Welcome to our article answering the question, “Can a stud finder find a microchip?”
If you have owned a pet before or currently own one, you know the importance of installing microchips in the animal, and how it helps locate them. While it helps to have tags or collars, it also helps to install the chips so that you can find your lost pets.
However, when you come across a lost pet yourself, you would want to figure out whether it has a microchip, so that you can take them back to their owners – a very common case. However, can you find these chips using stud finders? We discuss all that in this article.
What Are Microchips?
These are small-sized integrated circuits, which are used to identify animals and objects. They’re also known as Passive Integrated Transponder tags (PIT). You inject them under the animal’s skin, and they remain embedded in the fur until you remove them manually.
They are very small in size, usually about the size of a large rice grain. They use Radio Frequency Identification (RFID) technology to locate animals, and they include ear tags that identify ranch and farm animals like horses.
How To Know If An Animal Has A Chip
The good thing about microchips is that they are unique in their number sequences, and the number your pet has is always in the official central database registry. The data includes the description of the animal, as well as the contact details of the owner (the name, contact phone, address, and so on). When you pass a scanner over the microchip.
Here are some pointers to help you know if a pet has a microchip.
Look to see if the dog has a tag
If the animal wears a collar, you can check to see if there is a tag that indicates the presence of a microchip. Since different companies make these microchips, they will issue a special tag to the owners, and the owners will attach the tags to the dogs to alert others that there is a microchip in the animal. This also helps to deter people who might want to steal the dog, as there is evidence that the dog belongs to someone else.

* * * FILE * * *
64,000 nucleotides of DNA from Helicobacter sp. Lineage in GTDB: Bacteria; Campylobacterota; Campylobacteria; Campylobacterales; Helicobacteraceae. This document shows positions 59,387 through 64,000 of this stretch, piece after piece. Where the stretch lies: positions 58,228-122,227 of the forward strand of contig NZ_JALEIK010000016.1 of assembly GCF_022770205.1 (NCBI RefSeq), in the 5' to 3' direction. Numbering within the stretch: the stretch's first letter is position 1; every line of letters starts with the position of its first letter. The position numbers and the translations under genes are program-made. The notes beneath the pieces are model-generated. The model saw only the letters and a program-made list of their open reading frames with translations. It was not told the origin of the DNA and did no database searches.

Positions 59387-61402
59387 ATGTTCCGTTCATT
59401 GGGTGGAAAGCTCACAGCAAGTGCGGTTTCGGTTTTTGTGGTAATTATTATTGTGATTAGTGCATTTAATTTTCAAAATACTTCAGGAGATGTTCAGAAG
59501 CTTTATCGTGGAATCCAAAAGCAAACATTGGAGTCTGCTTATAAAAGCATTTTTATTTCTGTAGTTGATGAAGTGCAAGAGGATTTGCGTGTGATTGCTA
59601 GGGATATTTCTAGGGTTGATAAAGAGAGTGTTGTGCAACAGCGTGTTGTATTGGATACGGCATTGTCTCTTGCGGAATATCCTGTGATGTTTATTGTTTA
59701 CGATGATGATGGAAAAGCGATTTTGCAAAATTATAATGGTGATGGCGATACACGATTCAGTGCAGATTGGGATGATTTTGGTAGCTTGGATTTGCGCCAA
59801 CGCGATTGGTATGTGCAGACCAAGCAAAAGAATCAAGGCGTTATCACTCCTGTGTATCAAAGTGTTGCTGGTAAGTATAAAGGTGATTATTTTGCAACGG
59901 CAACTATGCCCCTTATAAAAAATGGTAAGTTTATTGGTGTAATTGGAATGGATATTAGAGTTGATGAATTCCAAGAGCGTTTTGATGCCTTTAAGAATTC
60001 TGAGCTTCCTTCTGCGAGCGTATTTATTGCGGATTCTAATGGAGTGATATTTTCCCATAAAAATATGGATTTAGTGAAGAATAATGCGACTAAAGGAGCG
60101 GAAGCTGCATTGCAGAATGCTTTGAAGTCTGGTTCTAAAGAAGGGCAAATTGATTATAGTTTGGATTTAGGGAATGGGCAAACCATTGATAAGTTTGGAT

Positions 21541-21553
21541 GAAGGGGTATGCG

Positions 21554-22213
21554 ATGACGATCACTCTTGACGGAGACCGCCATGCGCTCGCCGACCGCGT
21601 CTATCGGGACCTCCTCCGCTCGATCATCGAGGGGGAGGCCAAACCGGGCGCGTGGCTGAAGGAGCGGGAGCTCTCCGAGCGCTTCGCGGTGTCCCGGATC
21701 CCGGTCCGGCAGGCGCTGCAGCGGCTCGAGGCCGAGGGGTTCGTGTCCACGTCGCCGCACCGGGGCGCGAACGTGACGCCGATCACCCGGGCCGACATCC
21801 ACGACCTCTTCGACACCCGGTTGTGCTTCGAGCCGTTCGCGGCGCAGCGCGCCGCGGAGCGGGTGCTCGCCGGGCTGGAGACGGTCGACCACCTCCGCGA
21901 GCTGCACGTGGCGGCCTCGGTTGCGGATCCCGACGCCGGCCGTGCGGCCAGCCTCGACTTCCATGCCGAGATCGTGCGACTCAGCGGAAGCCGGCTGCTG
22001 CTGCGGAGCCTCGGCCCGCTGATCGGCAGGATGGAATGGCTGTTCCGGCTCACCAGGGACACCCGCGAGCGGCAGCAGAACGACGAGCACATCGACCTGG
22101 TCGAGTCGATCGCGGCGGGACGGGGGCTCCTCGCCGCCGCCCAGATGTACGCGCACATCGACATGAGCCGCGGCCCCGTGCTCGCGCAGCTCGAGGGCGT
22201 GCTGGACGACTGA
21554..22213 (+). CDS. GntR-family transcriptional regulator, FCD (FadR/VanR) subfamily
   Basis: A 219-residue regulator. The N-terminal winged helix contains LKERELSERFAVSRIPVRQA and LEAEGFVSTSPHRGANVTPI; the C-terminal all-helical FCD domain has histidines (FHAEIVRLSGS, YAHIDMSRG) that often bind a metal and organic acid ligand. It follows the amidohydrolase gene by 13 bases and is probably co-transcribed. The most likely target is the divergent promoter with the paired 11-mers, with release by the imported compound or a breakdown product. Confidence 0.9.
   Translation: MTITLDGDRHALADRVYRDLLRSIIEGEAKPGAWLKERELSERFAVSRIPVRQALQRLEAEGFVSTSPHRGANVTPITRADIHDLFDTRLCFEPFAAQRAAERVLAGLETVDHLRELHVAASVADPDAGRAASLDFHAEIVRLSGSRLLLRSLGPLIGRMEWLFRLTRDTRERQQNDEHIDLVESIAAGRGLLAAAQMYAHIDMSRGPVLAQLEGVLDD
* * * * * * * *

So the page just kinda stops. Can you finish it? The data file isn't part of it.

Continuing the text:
If there is no microchip tag on the collar, you can check if there is a tag that indicates there is a microchip. This will only indicate that the dog has a microchip. Scan it to find the owner’s personal details, which are not on the tag itself.
Feel the animal to see whether there is a microchip
If the dog does not have the collar or tag, you can try to feel for the microchip – gently. The microchip will come encased in a coating comprised of Perspex, and it looks like a grain of rice – both in shape and size. Do keep in mind that the method is not foolproof though, and you might not feel the chip due to a variety of reasons.
A microchip is always in the animal’s neck, around the area of their loosest skin, which is near their shoulder blades. This is the best place to begin searching for the chip. However, also note that a microchip will embed in the body, which also means its actual position can be slightly different from the original site the longer it remains in the animal.
Scan the dog
If you fail to find the chip using the first two methods, it is best to scan the dog and make sure it has a chip inside it, and also helps to find the contact information of the owner. X-rays can also help, because microchips will always appear during the scan, as well as indicating whether the chip still works or not.
If you are using a scanner, switch it on and hold it an inch above the skin, while moving it slowly vertically. Start with the shoulder and neck areas, since this is likely where the chip is – and if you fail to find it, move to the other body areas and do the same thing. Do this until it begins beeping, which should indicate that a microchip is present in the animal.
Using Stud Finders To Find Chips
This might seem like a strange method of searching for a microchip, but it can actually help – even though the method is not different from using a scanner. However, it will not help you know the information within the chip itself. So you will need to contact the nearest shelter or your vet to make sure the animal has a microchip.
Using a stud finder to locate a microchip in an animal is roughly the same as using a normal scanner, and it can prove useful when you are searching for information about a pet and where it comes from.